How Is an Overpayment Identified?

As set forth in the new 42 C.F.R. §401.305(a)(2), an overpayment is identified "when the person has, or should have through the exercise of reasonable diligence, determined that the person has received an overpayment and quantified the amount of the overpayment." Although CMS originally suggested in its Proposed Rule the use of a "reckless disregard or deliberate ignorance" standard to find constructive knowledge of an overpayment, CMS has instead adopted an "exercise of reasonable diligence" standard. Any failure to exercise this reasonable diligence triggers overpayment reporting and return obligations if the person has in fact received an overpayment.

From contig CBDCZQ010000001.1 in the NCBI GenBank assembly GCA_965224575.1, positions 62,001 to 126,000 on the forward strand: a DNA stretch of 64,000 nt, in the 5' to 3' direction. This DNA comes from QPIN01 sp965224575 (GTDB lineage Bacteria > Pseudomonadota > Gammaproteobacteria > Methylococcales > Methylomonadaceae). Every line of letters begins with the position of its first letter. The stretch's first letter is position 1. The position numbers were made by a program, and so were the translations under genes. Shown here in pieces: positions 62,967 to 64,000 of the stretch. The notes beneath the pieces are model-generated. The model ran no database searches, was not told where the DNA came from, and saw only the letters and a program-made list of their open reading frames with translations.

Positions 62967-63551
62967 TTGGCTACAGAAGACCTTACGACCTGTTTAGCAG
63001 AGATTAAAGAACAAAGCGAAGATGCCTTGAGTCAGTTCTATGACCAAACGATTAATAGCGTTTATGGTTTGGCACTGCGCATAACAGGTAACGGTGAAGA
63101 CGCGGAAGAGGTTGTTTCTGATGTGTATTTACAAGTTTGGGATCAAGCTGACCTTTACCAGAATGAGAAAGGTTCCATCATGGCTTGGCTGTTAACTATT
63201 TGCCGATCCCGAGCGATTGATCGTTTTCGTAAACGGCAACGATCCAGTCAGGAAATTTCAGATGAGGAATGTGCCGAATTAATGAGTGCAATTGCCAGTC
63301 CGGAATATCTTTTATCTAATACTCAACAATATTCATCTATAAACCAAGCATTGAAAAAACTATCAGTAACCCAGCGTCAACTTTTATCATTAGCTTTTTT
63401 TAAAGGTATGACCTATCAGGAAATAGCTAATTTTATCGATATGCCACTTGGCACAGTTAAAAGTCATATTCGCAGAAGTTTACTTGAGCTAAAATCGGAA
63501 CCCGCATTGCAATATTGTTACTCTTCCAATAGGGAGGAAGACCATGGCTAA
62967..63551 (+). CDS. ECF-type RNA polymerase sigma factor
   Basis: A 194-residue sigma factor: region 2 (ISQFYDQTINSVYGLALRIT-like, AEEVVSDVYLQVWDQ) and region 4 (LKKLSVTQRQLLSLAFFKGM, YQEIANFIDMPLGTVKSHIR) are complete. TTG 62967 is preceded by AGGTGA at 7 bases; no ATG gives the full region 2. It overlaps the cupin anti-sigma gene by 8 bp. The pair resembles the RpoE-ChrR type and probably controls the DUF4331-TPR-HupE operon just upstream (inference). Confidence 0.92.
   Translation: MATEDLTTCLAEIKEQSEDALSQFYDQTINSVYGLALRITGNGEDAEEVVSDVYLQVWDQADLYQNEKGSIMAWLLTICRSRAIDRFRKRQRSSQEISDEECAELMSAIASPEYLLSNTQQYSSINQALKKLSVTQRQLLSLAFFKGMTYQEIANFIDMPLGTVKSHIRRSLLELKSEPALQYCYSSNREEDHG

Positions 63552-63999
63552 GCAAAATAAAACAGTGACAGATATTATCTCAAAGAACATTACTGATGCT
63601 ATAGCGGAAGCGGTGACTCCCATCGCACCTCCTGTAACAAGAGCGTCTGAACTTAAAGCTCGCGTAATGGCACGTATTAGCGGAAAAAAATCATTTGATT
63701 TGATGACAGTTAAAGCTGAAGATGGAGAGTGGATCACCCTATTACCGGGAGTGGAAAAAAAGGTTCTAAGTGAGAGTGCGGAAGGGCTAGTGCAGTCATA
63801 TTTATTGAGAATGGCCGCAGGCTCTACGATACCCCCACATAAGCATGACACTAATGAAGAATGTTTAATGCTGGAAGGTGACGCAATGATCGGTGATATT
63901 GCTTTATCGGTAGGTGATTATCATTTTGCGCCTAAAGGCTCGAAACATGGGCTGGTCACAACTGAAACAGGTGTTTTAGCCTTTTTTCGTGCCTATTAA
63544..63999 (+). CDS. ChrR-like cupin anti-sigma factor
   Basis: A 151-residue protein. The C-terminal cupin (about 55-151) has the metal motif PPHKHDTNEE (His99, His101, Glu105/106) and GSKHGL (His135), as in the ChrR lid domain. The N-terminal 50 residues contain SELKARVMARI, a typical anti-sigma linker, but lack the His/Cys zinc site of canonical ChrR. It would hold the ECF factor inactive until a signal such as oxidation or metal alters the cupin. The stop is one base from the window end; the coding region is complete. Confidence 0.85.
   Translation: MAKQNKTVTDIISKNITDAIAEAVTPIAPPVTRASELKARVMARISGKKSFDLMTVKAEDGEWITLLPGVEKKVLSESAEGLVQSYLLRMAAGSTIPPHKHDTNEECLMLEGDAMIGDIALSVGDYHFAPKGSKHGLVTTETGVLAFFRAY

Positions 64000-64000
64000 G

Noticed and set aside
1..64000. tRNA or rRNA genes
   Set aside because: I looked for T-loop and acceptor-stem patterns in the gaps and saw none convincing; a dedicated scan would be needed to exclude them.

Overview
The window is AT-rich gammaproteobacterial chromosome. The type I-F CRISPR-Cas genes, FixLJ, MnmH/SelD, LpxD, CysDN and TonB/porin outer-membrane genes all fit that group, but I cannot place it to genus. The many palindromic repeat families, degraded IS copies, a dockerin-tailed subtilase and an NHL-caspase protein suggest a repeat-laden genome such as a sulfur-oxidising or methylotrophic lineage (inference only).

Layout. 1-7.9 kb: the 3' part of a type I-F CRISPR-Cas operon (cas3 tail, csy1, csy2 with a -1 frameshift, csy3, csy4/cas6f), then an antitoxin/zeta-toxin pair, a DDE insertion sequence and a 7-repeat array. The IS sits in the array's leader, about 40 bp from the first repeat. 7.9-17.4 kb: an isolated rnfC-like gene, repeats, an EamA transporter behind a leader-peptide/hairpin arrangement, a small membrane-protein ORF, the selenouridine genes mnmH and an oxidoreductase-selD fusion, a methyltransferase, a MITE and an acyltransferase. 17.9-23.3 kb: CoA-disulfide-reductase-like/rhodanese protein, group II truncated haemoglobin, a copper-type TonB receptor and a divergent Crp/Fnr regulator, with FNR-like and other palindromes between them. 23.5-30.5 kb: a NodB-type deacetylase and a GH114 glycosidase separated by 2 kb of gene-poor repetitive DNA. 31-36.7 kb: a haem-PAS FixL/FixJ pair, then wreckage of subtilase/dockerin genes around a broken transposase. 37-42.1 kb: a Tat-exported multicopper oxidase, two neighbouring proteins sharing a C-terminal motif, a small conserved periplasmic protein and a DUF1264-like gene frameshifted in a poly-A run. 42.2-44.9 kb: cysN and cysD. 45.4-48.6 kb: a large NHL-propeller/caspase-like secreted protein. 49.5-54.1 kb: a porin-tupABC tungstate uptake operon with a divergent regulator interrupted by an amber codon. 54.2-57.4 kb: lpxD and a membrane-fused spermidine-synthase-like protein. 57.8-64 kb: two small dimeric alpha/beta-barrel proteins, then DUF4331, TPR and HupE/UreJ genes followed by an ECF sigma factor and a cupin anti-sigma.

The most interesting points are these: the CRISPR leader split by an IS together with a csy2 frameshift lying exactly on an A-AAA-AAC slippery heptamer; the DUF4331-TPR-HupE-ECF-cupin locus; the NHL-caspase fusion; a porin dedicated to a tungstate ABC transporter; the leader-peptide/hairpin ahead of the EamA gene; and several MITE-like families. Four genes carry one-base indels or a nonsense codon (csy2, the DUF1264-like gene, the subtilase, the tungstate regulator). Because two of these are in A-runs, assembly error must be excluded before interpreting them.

What Is Reasonable Diligence?

CMS emphasizes that "reasonable diligence" includes both proactive, good faith compliance measures to monitor for overpayments as well as reactive and timely, good faith investigations conducted once the provider or supplier obtains "credible information" of a potential overpayment. Although CMS recognizes that compliance programs may vary in size, scope or activity based on the type of provider or supplier, it warns that "no or minimal compliance activities... would expose a provider or supplier to liability... based on the failure to exercise reasonable diligence if the provider or supplier received an overpayment."

What Are the Obligations to Investigate?